My Transition: Cloistered Corporate to Social Start-up

I have been doing a lot of compare/contrast since I came to India - especially around my workplace and my job responsibilities.  Going from an incredibly cloistered corporate environment to a social start up in the developing world is big jump.  

I first started with a large steel company directly after college, mostly because I couldn’t find a job right out of school and this seemed like a good option.  Obviously, steel company work wasn’t for me, and I jumped on the IDEX train, and feel I am really in my element.  But for people ( and other potential IDEX fellows who are also in the same corporate transition), this contrast list might prove helpful.  It can truly be night and day moving from the corporate environment to a startup, especially a socially responsible organization.

Work Environment – In a startup, work is much more casual.  You don’t have to wear dress pants and a nice shirt everyday.  A nice shirt with jeans is permissible, and I mostly wear kutis (traditional Indian wear) to work most of the time. Additionally, work hours are less strict - the most important part is that you get your work DONE.  And typically this will mean that you need to work beyond your office hours; like at home or on the weekend.  Face to face time is very important too, and I usually like to be in the office for free Internet and the chance to talk to people one on one.  

Responsibilities and Roles – I did have a fairly negative experience working in a corporate, so my viewpoint may be a little skewed.  Generally, in a large bureaucratic organization like a corporate, roles are more defined, so that to minimize risk and track responsibility.  But in a startup, roles are more permeable, and you are permitted (and even encouraged) to define your own responsibilities.  I am in charge of implementing two projects - creating the organization’s website and deploying the organization’s internal IT system - and it took me a while to realize that I had managerial responsibility over these tasks.  My managers are very patient with me, and I feel like I’ve developed a lot of leadership skills over the three months that I’ve been here.  But still I have gotten feedback that they would like me to take more initiative and suggest strategic projects.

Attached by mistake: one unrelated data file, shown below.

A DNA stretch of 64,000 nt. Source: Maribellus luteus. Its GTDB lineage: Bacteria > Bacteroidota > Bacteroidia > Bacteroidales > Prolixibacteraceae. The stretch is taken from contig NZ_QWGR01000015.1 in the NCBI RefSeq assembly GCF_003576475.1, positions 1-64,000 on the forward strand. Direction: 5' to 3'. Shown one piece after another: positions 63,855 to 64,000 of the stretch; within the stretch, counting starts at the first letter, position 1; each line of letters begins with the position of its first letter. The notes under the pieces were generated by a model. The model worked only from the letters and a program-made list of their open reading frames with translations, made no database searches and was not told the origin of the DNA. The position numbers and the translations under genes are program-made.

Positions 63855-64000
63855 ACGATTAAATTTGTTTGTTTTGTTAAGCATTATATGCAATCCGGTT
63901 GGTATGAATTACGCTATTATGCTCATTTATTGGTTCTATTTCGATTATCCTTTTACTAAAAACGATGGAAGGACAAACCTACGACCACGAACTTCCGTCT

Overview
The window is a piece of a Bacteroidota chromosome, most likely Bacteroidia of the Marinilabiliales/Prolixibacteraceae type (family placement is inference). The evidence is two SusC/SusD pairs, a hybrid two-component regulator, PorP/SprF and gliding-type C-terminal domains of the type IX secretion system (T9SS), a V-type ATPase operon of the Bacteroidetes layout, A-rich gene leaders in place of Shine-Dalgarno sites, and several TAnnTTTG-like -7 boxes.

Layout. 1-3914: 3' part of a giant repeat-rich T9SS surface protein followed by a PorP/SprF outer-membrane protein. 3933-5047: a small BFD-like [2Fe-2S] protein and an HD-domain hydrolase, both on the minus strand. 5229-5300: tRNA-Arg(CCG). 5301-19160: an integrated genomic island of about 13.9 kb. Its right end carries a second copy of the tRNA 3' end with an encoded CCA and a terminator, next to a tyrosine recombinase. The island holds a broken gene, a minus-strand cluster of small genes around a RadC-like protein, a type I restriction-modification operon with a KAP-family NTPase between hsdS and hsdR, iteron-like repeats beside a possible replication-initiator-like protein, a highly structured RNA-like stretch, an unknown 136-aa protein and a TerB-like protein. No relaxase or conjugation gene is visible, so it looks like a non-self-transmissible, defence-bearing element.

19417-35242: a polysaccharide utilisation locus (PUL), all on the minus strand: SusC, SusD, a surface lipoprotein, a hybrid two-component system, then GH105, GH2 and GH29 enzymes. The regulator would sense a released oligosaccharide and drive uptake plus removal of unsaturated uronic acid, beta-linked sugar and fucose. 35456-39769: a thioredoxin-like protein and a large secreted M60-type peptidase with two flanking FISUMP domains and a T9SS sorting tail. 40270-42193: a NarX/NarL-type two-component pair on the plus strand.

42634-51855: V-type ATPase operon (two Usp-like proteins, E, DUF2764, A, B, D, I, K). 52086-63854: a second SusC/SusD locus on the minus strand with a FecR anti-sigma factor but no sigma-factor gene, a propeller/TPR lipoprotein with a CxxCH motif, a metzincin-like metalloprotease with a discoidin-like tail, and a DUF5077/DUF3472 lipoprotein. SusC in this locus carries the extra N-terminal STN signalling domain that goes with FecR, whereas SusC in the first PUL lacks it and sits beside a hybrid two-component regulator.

Influence over Strategy, Interesting Work – My last job was with a corporation that was 90% male, and the average age was 55 years old.  Given this demographic composition, it’s not surprising that for a young person to suggest ideas, the response was something along the lines of, “Oh you are so young and stupid.  You just don’t know how things work yet.”  So I had come into my current company without even considering the possibility I could contribute strategic ideas.  Looking back on this past three months, I’ve led a strategy and branding workshop, I’m writing a branding strategy guide for my organization, and I’m embarking on a new design thinking project that will analyze our market and assist in product development.  Being at a start-up means you are so much closer to the big picture - whether that means operational work, scaling up an intervention, new product development, or impact analysis.

These are just a few points, and they come from my personal experience.  Other people may have different opinions depending on their day to day lives.  Overall, I believe the key to working well in a startup is taking initiative – use your strategic and analytical knowledge to grow and develop the organization.  At the end of the day, you are a stakeholder in your startup.